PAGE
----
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AN ECOLOGICAL REVIEW OF CLADOPHORA GLOMERATA (CHLOROPHYTA) IN THE LAURENTIAN GREAT LAKES1

Authors

  • Scott N. Higgins,

    1. Department of Biology, University of Waterloo, Waterloo, Ontario N2L 3G1, Canada
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    • 2

      Author for correspondence: e-mail snhiggins@wisc.edu.

    • 3

      Present address: Center for Limnology, University of Wisconsin at Madison, 680 N. Park Street, Madison, Wisconsin 53706-1492, USA.

  • Sairah Y. Malkin,

    1. Department of Biology, University of Waterloo, Waterloo, Ontario N2L 3G1, Canada
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  • E. Todd Howell,

    1. Environmental Monitoring and Reporting Branch, Ontario Ministry of the Environment. 125 Resources Road, Etobicoke, Ontario M9P 3V6, Canada
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  • Stephanie J. Guildford,

    1. Department of Biology, University of Waterloo, Waterloo, Ontario N2L 3G1, Canada
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    • 4

      Present address: Large Lakes Observatory, University of Minnesota Duluth, 2205 East 5th Street, Duluth, Minnesota 55812-2401, USA.

  • Linda Campbell,

    1. School of Environmental Studies and Department of Biology, Queens University, Kingston, Ontario K7L 3N6, Canada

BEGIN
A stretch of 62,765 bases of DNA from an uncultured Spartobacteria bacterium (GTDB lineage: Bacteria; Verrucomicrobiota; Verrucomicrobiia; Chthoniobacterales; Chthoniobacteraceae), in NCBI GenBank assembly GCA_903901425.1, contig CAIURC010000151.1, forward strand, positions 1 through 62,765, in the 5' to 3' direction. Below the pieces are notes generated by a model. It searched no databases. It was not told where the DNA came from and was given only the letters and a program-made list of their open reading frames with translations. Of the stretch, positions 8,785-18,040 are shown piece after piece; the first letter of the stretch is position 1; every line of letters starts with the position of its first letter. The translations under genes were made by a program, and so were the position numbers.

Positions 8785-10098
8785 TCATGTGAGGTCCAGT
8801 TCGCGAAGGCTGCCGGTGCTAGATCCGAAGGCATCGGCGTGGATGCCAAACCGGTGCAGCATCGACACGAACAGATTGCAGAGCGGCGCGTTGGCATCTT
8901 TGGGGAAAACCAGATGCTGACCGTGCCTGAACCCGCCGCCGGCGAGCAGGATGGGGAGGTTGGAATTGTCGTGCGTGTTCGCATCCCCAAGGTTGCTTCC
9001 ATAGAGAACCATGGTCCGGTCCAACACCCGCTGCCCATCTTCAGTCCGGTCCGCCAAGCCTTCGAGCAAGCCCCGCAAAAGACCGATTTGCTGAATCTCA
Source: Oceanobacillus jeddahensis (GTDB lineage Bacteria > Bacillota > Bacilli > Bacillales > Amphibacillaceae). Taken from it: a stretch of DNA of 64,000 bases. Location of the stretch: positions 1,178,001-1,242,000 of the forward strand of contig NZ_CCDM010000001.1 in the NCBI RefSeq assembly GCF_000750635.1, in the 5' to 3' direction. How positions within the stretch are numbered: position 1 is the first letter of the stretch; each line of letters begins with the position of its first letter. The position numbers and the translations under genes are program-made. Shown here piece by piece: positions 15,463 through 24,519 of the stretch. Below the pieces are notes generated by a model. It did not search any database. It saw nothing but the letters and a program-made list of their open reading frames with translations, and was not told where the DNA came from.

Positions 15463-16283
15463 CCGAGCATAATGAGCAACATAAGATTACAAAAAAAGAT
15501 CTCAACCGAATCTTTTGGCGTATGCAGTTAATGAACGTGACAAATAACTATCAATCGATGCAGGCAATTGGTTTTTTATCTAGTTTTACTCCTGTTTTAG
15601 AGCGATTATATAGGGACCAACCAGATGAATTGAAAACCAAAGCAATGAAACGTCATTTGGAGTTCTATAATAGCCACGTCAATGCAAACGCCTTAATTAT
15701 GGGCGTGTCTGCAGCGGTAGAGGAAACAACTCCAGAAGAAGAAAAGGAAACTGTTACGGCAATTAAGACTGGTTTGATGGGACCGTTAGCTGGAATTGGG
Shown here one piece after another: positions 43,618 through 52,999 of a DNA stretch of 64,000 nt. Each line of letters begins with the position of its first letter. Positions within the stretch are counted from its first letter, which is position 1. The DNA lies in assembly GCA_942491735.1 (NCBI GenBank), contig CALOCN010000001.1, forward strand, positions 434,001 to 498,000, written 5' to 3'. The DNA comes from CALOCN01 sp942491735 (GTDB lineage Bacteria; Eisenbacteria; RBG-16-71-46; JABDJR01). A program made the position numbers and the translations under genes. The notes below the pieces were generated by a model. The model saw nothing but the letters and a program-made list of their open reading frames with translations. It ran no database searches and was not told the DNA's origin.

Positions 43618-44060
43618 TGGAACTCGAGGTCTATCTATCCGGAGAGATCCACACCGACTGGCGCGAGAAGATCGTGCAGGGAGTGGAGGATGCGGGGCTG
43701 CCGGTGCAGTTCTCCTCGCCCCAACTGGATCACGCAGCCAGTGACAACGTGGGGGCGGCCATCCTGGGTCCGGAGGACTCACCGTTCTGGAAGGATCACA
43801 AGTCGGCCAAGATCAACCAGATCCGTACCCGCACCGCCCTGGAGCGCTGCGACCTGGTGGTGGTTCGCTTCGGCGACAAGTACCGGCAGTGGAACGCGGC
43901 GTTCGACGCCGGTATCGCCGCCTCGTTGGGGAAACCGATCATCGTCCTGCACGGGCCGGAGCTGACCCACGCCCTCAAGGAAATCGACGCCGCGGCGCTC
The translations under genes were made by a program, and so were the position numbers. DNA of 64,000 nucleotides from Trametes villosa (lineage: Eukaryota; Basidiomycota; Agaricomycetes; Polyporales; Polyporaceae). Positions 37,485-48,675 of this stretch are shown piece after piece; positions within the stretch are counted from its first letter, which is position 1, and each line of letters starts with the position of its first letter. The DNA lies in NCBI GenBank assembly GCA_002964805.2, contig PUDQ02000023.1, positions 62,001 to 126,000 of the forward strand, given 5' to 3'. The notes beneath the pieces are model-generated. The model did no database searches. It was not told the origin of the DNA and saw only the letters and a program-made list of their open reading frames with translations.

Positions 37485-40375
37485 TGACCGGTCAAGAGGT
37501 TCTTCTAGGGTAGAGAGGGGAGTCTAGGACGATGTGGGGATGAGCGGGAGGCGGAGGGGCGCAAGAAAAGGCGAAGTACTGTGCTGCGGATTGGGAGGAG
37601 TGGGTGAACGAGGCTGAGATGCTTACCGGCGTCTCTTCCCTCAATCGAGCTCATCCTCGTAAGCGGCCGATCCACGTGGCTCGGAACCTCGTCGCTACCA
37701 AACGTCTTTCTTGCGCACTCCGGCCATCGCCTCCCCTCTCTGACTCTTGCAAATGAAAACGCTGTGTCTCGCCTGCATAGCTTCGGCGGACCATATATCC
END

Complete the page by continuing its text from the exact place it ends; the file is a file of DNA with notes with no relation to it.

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  • Veronique Hiriart-Baer,

    1. National Waters Research Institute, Environment Canada, 867 Lakeshore Road, P.O. Box 5050, Burlington, Ontario L7R 4A6, Canada
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  • Robert E. Hecky

    1. Department of Biology, University of Waterloo, Waterloo, Ontario N2L 3G1, Canada
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    • 4

      Present address: Large Lakes Observatory, University of Minnesota Duluth, 2205 East 5th Street, Duluth, Minnesota 55812-2401, USA.


  • 1

    Received 23 July 2007. Accepted 18 December 2007.

Abstract

Cladophora glomerata (L.) Kütz. is, potentially, the most widely distributed macroalga throughout the world’s freshwater ecosystems. C. glomerata has been described throughout North America, Europe, the Atlantic Islands, the Caribbean Islands, Asia, Africa, Australia and New Zealand, and the Pacific Islands. Cladophora blooms were a common feature of the lower North American Great Lakes (Erie, Michigan, Ontario) from the 1950s through the early 1980s and were largely eradicated through the implementation of a multibillion-dollar phosphorus (P) abatement program. The return of widespread blooms in these lakes since the mid-1990s, however, was not associated with increases in P loading. Instead, current evidence indicates that the resurgence in blooms was directly related to ecosystem level changes in substratum availability, water clarity, and P recycling associated with the establishment of dense colonies of invasive dreissenid mussels. These results support the hypothesis that dreissenid mussel invasions may induce dramatic shifts in energy and nutrient flow from pelagic zones to the benthic zone.

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